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Geriatric Rehabilitation.

Geriatric Rehabilitation

Geriatric Rehabilitation. Bryan Kemp, Ph.D., Kenneth Brummel-Smith, M.D., and Joseph W. Ramsdell, M.D., editors. College-Hill Press/Little, Brown and Company, 34 Beacon Street, Boston, Massachusetts 02108. 476 pages. Hardcover, $45.00.

Historically, rehabilitation has focused on the young. It began with injured young workers and veterans. However, at that time life expectancy was only 50 to 55 years and what older disabled people there were did not receive a lot of attention. Today, things are different. The older population has swelled to about 12 percent of the population and is still going up; disability rates are very high, and over 30 percent of all health care expenditures are for services to older people. Rehabilitation offers one of the most viable alternatives to health care that can both improve functioning of disabled people and better spend existing dollars.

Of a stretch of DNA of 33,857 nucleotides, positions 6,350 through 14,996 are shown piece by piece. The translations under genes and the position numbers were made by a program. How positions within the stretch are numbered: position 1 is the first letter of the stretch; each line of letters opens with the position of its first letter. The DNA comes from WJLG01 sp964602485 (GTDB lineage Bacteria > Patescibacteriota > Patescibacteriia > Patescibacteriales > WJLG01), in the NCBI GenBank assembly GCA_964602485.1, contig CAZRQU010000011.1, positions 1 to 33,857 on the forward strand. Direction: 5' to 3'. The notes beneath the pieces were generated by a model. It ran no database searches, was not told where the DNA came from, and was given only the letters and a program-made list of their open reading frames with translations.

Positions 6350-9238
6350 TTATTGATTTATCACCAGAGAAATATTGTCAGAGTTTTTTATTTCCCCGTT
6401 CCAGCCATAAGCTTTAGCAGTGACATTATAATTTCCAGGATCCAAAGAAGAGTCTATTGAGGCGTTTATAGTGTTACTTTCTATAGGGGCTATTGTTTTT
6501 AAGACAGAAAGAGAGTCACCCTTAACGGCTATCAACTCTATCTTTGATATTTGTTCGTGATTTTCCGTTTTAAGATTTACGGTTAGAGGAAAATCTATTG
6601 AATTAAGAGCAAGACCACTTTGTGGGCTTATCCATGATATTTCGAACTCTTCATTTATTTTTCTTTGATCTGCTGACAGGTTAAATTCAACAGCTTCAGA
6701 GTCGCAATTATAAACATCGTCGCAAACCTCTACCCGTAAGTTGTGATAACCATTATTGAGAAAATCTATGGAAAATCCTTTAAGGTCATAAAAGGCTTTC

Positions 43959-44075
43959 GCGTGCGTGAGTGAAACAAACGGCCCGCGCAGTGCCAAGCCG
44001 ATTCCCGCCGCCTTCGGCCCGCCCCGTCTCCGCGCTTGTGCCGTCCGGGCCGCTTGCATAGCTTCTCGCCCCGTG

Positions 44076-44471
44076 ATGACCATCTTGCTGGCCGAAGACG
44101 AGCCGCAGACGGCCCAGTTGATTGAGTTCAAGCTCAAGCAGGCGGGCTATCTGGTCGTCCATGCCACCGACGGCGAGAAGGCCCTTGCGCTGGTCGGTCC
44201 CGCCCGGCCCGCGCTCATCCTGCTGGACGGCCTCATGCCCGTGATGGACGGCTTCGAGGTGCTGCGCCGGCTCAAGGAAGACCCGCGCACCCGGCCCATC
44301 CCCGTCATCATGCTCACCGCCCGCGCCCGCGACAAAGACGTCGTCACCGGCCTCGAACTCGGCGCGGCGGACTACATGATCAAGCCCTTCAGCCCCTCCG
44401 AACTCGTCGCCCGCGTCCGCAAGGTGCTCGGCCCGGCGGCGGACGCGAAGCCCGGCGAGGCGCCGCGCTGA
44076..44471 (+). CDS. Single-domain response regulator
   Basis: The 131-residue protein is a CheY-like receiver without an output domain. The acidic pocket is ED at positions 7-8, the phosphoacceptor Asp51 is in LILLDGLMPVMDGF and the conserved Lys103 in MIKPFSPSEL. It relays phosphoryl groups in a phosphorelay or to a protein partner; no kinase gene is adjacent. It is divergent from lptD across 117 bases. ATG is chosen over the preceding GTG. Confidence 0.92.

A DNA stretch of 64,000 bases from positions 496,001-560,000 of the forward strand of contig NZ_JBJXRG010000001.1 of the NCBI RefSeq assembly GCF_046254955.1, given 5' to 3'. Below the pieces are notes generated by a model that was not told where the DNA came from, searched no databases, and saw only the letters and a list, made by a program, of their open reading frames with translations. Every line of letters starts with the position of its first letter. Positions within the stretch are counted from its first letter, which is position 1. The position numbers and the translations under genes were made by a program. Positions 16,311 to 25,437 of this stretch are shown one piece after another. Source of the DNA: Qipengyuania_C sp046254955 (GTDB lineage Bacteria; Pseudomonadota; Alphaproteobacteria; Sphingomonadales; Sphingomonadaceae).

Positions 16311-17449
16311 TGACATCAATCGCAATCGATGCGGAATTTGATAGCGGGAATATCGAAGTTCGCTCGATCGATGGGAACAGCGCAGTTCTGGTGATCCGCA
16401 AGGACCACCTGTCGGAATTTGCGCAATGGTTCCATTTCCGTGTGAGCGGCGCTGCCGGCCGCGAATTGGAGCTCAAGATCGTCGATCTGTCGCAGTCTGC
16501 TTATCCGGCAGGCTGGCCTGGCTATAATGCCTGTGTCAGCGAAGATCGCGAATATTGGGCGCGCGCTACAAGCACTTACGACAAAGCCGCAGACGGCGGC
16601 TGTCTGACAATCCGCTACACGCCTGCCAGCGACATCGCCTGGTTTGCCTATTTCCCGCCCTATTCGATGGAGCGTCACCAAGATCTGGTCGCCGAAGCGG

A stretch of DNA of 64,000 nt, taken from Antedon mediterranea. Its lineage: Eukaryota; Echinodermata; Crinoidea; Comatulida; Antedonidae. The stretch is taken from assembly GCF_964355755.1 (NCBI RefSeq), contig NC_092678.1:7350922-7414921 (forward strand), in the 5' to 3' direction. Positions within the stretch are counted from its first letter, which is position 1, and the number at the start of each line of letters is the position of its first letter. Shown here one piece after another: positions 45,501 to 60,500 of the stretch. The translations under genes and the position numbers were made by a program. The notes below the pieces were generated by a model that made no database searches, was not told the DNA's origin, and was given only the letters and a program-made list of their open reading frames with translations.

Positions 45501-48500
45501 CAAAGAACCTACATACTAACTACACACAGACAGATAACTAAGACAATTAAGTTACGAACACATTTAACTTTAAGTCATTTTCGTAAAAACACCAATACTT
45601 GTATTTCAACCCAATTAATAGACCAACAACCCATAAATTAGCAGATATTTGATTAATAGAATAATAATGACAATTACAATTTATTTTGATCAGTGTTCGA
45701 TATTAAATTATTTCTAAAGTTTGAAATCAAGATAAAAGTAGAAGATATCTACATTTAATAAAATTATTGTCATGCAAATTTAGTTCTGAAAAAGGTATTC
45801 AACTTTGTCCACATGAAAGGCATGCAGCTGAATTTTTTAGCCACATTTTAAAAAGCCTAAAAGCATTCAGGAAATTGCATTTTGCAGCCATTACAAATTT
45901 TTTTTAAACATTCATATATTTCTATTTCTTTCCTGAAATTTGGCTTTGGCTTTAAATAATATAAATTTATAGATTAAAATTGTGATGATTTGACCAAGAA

This book is organized into five parts. Part I provides an overview of some of the broad issues in rehabilitation. Part II focuses on current concepts of care for some of the most prevalent physical conditions affecting the elderly population. Part III, which is rightfully the longest, addresses a number of ways in which functioning can be improved. These chapters range from developments in technology to assisting families. Part IV focuses on the issue of how rehabilitation oriented services can be organized in a variety of different settings, from the private office to the rehabilitation hospital. Part V looks at special issues in rehabilitation, including ethics and policy concerns.
COPYRIGHT 1989 U.S. Rehabilitation Services Administration
No portion of this article can be reproduced without the express written permission from the copyright holder.
Copyright 1989, Gale Group. All rights reserved. Gale Group is a Thomson Corporation Company.

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Publication:American Rehabilitation
Article Type:Book Review
Date:Sep 22, 1989
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